At the beginning of July I spent a pleasant evening and morning on a high ridge in the Sneffels Range with a wonderful view facing my favorite mountain: Mount Sneffels.
The morning of my hike I was surprised by pouring rain and thunder outside, though there seemed to be clearing trend by the time I started hiking in the afternoon. Even so I waited for several hours at a lower viewpoint in the trees to keep an eye on several waves of poofy thunderclouds that rumbled towards me from the northwest. I didn't want to be exposed above treeline in a thunderstorm! With only a few hours left before sunset, I could see that the last threatening cloud was passing by me to the west, so then I hustled up to my destination just in time to get settled and shoot some sunset photos.
After sunset I finally had a long time to just relax in my camp chair and watch the dusk sky get ever redder and redder to the west above La Sal Mountains.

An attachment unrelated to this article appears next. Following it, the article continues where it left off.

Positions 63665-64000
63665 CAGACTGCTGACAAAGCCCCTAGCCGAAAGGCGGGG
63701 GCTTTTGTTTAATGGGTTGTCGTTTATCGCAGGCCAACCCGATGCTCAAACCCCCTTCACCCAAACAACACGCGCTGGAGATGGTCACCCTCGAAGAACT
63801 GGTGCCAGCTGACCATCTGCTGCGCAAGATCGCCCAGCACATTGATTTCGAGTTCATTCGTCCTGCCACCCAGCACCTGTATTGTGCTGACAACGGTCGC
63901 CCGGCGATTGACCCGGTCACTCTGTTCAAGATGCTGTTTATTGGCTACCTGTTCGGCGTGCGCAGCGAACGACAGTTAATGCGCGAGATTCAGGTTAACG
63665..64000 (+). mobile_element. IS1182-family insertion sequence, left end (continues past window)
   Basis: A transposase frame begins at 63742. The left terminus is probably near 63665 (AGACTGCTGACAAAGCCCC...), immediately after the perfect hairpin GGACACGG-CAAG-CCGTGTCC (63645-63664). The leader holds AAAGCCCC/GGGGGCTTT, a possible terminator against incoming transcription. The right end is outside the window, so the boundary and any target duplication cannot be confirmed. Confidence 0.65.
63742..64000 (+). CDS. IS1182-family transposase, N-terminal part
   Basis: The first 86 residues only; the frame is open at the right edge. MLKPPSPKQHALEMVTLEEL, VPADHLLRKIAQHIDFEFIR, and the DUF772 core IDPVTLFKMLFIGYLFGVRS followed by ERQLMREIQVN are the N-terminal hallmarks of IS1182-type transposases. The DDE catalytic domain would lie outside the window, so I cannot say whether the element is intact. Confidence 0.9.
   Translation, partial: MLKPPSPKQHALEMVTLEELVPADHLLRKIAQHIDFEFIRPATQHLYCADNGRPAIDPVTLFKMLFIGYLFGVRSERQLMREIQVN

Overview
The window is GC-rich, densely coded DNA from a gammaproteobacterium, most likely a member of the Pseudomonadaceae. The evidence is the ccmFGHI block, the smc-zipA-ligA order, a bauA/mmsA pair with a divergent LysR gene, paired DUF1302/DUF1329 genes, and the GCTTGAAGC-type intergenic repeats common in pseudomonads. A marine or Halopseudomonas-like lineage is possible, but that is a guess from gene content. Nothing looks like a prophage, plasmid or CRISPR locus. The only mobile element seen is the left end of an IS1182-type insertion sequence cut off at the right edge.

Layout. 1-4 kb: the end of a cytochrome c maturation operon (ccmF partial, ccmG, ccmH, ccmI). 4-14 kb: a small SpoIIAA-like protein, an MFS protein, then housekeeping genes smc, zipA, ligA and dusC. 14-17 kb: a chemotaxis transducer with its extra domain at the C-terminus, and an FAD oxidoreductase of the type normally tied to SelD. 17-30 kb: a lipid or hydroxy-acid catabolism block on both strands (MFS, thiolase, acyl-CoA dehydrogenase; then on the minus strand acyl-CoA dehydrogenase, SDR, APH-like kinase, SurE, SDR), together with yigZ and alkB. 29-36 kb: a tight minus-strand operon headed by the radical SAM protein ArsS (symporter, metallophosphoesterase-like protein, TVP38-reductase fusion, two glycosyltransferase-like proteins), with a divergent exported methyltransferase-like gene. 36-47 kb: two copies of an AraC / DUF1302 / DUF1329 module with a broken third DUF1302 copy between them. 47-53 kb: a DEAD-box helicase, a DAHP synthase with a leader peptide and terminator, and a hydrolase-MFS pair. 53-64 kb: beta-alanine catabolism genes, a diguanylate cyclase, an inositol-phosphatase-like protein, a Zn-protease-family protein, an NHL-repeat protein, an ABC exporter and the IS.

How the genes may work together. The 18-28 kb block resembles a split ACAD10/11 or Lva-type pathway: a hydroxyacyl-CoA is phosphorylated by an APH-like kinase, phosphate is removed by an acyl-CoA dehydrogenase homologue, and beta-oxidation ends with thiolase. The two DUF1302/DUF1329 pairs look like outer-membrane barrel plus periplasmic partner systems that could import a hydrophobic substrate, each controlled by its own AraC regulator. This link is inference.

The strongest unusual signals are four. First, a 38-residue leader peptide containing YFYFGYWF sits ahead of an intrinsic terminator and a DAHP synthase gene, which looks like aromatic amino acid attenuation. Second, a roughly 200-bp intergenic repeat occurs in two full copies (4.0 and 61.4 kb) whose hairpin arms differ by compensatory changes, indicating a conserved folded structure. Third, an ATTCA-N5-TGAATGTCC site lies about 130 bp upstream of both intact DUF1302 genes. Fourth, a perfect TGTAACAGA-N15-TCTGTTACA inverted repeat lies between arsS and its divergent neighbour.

I knew from previous scoping that I had a direct line of sight to my house far below in Ridgway, so once it got darker I called Claudia at home and she went outside to see if she could see me up in the mountains. I turned my headlamp on its brightest mode and she immediately spotted me! We both got a kick out of that. She was even able to take an iPhone snap showing my light.
I woke up early and had fun shooting the morning light just steps away from my tent, then went back to bed for a few more hours before coffee then packing up and heading back down.
The tundra grasses near treeline were plump full of tiny little wildflowers; these little white ones in particular filled the air with a lovely scent. By placing my camera directly on the grass and propping it in place with small rocks, I was able to do a close-up focus stack to accentuate the tiny flowers' size and prominence in the photo, and contrast them with the massive bulk of the peak above.